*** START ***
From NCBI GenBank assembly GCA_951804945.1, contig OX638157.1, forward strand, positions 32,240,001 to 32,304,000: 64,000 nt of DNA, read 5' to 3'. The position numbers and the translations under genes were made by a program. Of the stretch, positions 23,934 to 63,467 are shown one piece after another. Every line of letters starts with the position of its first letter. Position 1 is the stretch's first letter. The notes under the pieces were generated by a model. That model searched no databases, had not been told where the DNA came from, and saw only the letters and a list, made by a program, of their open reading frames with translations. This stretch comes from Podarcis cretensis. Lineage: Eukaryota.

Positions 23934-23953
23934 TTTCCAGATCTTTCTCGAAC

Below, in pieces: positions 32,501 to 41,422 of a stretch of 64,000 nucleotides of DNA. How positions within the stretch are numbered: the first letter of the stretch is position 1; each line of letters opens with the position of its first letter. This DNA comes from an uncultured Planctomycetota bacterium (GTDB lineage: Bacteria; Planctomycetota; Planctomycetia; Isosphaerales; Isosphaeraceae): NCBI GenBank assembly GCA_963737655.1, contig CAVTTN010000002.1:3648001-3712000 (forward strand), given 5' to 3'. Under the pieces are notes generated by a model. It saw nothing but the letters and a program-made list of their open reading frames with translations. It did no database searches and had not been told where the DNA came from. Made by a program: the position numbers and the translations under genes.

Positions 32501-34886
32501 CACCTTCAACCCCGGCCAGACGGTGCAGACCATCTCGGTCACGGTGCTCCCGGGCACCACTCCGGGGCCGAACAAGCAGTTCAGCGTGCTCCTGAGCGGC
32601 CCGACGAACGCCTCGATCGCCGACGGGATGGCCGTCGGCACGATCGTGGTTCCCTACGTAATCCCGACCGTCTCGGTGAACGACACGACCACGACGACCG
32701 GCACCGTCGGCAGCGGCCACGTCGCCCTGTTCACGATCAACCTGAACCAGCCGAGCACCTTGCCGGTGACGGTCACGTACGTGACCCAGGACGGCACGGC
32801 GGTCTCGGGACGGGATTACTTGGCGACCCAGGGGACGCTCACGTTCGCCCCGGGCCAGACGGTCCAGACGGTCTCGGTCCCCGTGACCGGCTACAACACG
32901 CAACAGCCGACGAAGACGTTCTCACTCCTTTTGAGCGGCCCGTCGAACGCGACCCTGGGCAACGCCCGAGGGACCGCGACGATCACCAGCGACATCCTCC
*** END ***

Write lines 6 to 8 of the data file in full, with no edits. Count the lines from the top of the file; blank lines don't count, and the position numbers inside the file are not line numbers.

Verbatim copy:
32501 CACCTTCAACCCCGGCCAGACGGTGCAGACCATCTCGGTCACGGTGCTCCCGGGCACCACTCCGGGGCCGAACAAGCAGTTCAGCGTGCTCCTGAGCGGC
32601 CCGACGAACGCCTCGATCGCCGACGGGATGGCCGTCGGCACGATCGTGGTTCCCTACGTAATCCCGACCGTCTCGGTGAACGACACGACCACGACGACCG
32701 GCACCGTCGGCAGCGGCCACGTCGCCCTGTTCACGATCAACCTGAACCAGCCGAGCACCTTGCCGGTGACGGTCACGTACGTGACCCAGGACGGCACGGC